A sinking ship. 

Since having my baby in October my treatment seems to have stalled. Well, I hope it’s just stalled. Ground to a devastating halt may be a more accurate description. By now I was supposed to be back on my mess and well on the way to being ‘better’, or as close as I get. Instead I’m confined to the house, and very often to my bed. I feel like a completely useless lump. A huge burden on my husband and kids. Let me tell you, it’s not a good feeling!

The annoying thing is, I could be on the road to health. I know who I need to see and what I need them to do. There is only one problem. My GP. 

In general I’m very supportive of the medical profession. But this woman has me pulling my hair out. Quite literally. Mainly because she believes that I should be referred to my specialists one at a time. This is ridiculous. I have a multisystemic illness, it affects various different parts of my body simultaneously. To this end I need to see various different doctors for my care, including but not limited to cardiologist, neurologist, gastroenterologist, rheumatologist, gynaecologist and pain clinic. These doctors need to liaise with each other in order that treatments they give me don’t clash and so I can get the best healthcare plan. 

But no. Not according to my GP. She believes that anything above two referrals is too many. That my problems can wait. She thinks I should let one doctor ‘sort me out’ before moving on to the next. But it doesn’t work like that. Each problem affects the other. They are all intrinsically linked, entwined through me like strangle weed throughout my body.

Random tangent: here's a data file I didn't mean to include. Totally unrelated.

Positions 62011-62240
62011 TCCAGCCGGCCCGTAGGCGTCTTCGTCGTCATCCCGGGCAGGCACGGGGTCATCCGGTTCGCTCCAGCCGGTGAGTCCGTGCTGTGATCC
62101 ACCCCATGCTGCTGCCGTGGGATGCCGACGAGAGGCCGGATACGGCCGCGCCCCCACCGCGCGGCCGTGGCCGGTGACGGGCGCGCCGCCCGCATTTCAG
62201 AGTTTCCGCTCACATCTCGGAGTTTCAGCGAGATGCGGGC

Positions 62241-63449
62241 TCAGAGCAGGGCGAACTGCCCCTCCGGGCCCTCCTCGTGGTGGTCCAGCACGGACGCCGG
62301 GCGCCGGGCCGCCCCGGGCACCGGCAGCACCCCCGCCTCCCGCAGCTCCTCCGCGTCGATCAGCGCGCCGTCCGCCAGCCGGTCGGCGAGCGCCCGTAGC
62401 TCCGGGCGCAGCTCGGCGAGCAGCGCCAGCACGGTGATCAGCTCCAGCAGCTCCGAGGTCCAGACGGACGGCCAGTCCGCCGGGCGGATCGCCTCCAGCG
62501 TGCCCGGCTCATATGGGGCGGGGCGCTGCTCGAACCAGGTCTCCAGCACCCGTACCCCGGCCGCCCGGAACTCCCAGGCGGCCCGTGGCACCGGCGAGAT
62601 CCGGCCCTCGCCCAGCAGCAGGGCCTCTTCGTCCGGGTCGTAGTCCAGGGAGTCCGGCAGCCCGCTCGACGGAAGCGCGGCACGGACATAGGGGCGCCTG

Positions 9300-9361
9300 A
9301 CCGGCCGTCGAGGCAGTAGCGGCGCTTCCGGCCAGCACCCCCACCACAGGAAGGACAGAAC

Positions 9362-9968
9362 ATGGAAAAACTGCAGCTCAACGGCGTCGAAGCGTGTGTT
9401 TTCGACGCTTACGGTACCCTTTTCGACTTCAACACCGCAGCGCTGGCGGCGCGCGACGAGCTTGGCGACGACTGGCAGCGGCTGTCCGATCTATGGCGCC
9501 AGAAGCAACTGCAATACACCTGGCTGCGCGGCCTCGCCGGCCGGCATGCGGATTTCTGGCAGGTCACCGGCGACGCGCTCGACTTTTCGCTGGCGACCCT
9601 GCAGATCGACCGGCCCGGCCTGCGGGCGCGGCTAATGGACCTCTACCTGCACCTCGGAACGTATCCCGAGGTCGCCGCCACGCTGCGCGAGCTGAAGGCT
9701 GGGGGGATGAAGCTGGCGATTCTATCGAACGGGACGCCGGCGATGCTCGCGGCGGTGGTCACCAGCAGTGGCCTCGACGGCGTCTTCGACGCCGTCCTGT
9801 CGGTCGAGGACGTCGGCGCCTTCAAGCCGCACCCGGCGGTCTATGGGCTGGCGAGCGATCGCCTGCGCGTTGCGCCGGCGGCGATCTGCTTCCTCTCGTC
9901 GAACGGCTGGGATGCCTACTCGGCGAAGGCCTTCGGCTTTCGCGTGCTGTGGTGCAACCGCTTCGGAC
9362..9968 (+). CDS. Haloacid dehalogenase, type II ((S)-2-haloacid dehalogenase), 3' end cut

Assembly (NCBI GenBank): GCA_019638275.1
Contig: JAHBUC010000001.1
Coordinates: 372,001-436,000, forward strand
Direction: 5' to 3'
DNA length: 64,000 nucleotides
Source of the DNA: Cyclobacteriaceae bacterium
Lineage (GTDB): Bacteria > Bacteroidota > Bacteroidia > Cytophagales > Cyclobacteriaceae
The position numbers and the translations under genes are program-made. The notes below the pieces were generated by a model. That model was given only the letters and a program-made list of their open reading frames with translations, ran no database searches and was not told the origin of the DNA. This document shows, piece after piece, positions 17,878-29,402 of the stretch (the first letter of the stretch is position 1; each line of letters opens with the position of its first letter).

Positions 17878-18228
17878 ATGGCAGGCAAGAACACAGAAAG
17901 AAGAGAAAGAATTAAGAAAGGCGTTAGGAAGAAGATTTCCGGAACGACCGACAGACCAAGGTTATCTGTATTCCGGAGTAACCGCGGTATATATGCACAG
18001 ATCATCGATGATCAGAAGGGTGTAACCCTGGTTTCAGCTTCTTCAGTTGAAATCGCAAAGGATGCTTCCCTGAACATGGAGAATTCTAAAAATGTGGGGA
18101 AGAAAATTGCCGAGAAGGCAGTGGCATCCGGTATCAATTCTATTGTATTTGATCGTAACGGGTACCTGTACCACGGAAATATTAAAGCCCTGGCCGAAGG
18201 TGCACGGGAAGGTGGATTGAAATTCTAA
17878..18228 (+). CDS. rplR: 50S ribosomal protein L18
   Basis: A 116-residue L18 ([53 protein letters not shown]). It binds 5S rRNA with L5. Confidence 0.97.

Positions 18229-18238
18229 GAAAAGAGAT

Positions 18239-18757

Imagine if you will a ship. In its hull are ten holes. The navigation system is on the blink and there’s a fire in the engine room. The ship is lost at sea. You could look at the issues one at a time. The holes first? One by one. But then the blaze has taken hold. So tackle that first? Now the boat is sinking. Surely the navigation system is last priority? But your boat has drifted so far you are in dangerous waters with not enough fuel to get home. Each problem is equal to the last. What the boat really needs is a team of people, each fighting to keep it afloat. Each working independently towards a shared goal of retrieving the situation. 

I am that ship, and I’m trying to plug holes and put out fires as they come along. But I am one woman. I need my team, because right now I’m sinking. All I can hope is that I can make my GP listen and stop blocking me. 

  

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